The room was air-conditioned and he reached into a fridge to pull out two sealed plastic cups of water with straws.

“Just sit and cool down Brother Martin and Sister Kate and I will explain some more and then you can go on your way with your tours”

He talked a little more about Mecca and then sat and chatted about himself and about ourselves. Ready to go and intent on gazumping him at his own game, I turned my head towards the donation box.

“I see you have a donation box, is it ok if we give something towards the upkeep of the mosque (I was thinking of giving a couple of quid – it was a good tour after all, one of our best)”

“No, that’s ok Brother Martin – you are not Muslim, you do not need to give anything. Only Muslims donate money to the mosque. I am here to try and help people understand. Islam has had a lot of bad publicity lately and we are not like that”. “Please take these books to have a read as it may clarify some things and I hope you have enjoyed the tour”.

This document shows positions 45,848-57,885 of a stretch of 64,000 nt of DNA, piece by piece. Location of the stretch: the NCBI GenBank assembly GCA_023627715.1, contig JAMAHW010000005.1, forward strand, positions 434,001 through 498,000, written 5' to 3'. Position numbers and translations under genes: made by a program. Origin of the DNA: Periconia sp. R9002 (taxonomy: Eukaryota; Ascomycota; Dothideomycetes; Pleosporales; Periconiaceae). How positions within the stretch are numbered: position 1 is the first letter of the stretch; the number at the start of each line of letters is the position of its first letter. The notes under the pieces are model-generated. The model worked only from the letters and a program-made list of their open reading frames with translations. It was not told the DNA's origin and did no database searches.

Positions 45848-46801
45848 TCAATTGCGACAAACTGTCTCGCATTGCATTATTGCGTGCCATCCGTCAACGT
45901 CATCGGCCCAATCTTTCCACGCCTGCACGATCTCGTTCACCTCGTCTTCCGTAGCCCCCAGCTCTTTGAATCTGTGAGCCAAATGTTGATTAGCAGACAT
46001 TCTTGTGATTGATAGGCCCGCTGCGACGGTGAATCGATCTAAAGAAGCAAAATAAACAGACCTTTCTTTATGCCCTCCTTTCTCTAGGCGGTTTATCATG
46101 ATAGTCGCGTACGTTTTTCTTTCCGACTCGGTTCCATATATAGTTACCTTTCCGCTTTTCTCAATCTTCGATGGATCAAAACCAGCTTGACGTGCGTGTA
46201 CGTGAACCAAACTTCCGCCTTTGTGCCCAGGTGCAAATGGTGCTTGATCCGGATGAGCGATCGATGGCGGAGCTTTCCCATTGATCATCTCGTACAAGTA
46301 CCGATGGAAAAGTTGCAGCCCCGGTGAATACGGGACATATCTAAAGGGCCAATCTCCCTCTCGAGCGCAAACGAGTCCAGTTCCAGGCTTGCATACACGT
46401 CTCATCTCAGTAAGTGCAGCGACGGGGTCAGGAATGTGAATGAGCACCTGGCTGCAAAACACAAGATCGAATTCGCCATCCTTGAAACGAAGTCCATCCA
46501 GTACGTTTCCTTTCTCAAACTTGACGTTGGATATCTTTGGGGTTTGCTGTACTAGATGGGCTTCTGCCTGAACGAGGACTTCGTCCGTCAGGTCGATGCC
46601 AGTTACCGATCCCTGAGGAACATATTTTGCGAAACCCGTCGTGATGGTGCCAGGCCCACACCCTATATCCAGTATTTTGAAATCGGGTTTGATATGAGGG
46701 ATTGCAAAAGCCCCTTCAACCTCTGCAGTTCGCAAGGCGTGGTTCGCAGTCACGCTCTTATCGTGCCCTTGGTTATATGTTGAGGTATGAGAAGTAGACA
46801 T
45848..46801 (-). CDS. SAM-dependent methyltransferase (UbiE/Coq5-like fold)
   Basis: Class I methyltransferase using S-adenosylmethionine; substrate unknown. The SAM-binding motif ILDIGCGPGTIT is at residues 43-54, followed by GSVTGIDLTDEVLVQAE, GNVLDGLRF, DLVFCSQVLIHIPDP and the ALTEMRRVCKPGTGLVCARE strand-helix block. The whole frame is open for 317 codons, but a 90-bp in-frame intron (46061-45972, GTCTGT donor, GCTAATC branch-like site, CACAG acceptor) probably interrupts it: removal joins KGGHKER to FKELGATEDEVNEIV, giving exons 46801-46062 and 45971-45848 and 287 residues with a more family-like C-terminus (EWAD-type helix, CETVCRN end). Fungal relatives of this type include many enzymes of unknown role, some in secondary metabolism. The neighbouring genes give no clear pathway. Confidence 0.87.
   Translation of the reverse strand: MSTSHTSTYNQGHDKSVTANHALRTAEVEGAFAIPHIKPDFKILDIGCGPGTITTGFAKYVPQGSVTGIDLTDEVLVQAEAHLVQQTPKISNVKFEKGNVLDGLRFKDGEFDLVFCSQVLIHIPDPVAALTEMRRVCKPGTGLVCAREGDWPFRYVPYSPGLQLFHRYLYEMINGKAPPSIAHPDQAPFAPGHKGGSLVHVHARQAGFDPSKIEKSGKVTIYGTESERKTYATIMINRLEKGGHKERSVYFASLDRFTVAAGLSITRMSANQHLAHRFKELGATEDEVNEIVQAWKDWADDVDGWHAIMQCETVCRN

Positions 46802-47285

Bewildered, we took the two books. After putting my shoes back on, I turned to the kind gentleman and shook his hand while thanking him. How bad I feel for not remembering his name. How bad I feel for judging so early.

We walked, a little quiet at first away from the mosque. We couldn’t quite believe what had just happened. Someone had been nice without demanding money. They had given their time to help. So what if there was an ulterior motive.

We popped into the Penang Museum on the way back to the hostel and it was ok, nothing amazing but it reinforced some of the things we had read throughout the day. We both smiled thinking back about the chirpy big guy with the beard. Good day finished on an absolute high.
Slideshow Report as Spam
  • Your comment has been posted. Click here or reload this page to see it below.

  • Please enter a comment.
  • Please provide your name.
  • Please avoid using symbols in your name.
  • This name is a bit long. Please shorten it, or avoid special characters.
  • Please enter your email address to receive notification
  • Please enter a valid email address

Use this image in your site

Copy and paste this html: